Sometimes our millet dosas remind us of injera, a traditional Ethiopian dish we ate a few years ago when visiting friends in Boston. Khiyali and her friends enjoyed chanting, “eat the plate! eat the plate!” The injera was the edible plate on which the various toppings were served. After tearing off pieces of injera and scooping up the steamed and stir-fried vegetables, the rest of the plate, which had absorbed some of the flavors from the toppings, was fun to eat up all by itself.
Out of curiosity I bought a bag of teff at David’s Natural Market when I was in Maryland but did not get around to finding out how to make anything with it. By the time I left for India the bag was still unopened so I brought it along with me. When I searched for recipes for injera it seemed I needed teff flour and not whole teff. Of course this grain is so tiny it is almost like flour but anyway that gave me the free pass to try using it like all the other grains in my collection – to make dosas! How different could they be?
So I soaked the grains as usual, ground them and was happy to see the next morning that the batter had risen well. Though I had only planned to make dosas I became bold (and lazy) and put on a dozen idlis. (Only one dozen since this was a new experiment.) Again, to my pleasant surprise they rose! Not as much as other idlis, but still they rose (unlike, say, amaranth idlis).
The dosas came out well. Not as spongy as injera but good in their own right.
As usual, I oiled the griddle for the first 1-2 dosas and then stopped oiling it. In the case of these dosas I found that the batter was easier to spread when I did not oil the griddle. See how this one is a bit more round than the above:
Still curious to see whether teff would work for idlis I went ahead and soaked it again, this time with an equal part of proso millet. Stay tuned.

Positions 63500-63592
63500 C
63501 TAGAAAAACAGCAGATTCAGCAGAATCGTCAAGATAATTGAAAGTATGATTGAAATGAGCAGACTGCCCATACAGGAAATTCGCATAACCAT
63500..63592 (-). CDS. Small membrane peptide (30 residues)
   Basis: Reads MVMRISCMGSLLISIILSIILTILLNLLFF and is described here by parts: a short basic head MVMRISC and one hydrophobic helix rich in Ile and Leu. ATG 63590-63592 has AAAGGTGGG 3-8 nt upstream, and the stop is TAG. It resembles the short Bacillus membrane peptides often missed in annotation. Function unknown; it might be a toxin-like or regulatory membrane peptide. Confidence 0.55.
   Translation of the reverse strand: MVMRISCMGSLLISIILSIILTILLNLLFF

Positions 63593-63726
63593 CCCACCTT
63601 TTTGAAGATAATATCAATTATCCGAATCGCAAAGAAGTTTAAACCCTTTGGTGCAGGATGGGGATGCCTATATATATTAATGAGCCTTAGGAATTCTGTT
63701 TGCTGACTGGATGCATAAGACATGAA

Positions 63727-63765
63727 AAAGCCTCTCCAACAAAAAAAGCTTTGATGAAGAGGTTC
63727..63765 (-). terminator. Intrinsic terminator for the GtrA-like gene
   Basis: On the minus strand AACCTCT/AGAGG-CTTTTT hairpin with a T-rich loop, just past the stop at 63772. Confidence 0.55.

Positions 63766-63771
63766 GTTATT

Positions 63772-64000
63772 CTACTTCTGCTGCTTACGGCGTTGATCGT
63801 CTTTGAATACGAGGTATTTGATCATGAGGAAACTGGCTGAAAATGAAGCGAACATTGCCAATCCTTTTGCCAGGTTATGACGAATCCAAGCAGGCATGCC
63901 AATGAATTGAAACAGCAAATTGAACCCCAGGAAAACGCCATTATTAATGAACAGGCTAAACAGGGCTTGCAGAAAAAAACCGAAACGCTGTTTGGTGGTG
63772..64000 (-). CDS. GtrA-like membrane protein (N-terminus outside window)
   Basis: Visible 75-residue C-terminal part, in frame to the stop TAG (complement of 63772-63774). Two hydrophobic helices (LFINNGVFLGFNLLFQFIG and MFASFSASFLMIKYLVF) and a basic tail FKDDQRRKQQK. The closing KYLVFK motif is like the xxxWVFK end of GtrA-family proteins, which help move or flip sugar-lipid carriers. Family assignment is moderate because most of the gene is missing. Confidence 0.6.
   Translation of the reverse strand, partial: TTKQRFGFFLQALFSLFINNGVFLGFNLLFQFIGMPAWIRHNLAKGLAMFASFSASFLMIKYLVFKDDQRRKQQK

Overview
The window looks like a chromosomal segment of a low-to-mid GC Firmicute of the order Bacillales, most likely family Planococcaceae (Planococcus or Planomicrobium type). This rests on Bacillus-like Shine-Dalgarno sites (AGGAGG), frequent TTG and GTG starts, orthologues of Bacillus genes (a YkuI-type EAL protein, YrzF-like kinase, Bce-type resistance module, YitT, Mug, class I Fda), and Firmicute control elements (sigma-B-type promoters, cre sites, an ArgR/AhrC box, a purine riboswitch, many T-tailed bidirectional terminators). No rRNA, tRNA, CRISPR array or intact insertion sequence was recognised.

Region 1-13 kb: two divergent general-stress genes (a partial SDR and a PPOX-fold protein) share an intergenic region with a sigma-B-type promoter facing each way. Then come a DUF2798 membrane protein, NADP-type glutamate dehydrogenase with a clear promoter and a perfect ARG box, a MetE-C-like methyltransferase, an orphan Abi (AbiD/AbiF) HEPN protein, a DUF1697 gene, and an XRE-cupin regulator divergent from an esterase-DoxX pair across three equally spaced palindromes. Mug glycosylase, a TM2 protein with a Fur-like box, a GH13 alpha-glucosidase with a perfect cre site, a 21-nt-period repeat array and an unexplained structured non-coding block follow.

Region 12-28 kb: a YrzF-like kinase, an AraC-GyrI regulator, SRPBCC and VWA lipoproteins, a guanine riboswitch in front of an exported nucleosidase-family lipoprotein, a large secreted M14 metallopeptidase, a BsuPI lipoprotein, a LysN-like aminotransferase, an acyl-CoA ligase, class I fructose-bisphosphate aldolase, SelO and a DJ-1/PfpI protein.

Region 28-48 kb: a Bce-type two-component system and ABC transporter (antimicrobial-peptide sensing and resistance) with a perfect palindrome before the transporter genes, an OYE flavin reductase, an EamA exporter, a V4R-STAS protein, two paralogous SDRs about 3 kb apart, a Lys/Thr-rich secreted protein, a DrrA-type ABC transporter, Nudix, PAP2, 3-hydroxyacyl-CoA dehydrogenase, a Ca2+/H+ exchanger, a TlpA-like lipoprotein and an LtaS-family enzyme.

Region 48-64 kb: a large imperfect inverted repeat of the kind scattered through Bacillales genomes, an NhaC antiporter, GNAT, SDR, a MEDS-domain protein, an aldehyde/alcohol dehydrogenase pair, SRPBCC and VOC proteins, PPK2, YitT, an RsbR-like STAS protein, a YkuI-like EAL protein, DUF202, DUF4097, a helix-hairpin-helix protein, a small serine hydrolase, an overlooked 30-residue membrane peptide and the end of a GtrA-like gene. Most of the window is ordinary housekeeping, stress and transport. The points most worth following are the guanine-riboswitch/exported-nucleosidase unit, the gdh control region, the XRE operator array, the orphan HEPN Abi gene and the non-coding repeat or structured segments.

Update: It worked! The idlis were lighter than those made with teff alone.
Proportions: 1 cup teff, 1 cup urad and 1 cup proso millet.
A closer look at teff. The grain is tiny!
The Whole Grains Council says that teff is a reliable crop for farmers in various climates.
Teff also thrives in both waterlogged soils and during droughts, making it a dependable staple wherever it’s grown.
It is nutritious too!
Teff leads all the grains – by a wide margin – in its calcium content, with a cup of cooked teff offering 123 mg, about the same amount of calcium as in a half-cup of cooked spinach.
Visit The Whole Grains Council page for more details.
SO here is the recipe:
2 cups teff (whole) OR 1 cup teff and 1 cup proso millet
1 cup urad or urad dal (black gram, whole or split, with peel intact)
1⁄2 – 1 tsp salt (to taste)
Note: In lieu of proso millet, you may use little millet, kodo millet, or rice. Just see that you have 2 cups of grain for 1 cup of beans.
Wash and soak teff and urad. (And any other grains used.)
After 8 hours or overnight, grind with enough water to make a smooth batter.
Allow to rise. In a warm humid environment, it will rise in 8 hours or overnight.
Add salt and stir thoroughly.
Steam in idli plates or make dosas as usual. You can also use this batter to make waffles.
For illustrated step-by-step instructions for making idli or dosa please see any of the following:
Ragi Idli and Dosa, Take 3
Whole Ragi Idli and Dosa Take 2
Ragi Idli and Dosa, Take 1
Proso Millet Idli and Dosa
Kodo Millet Idli and Dosa
Swanky Little Millet Idli & Dosa
Whole -grain idli and dosa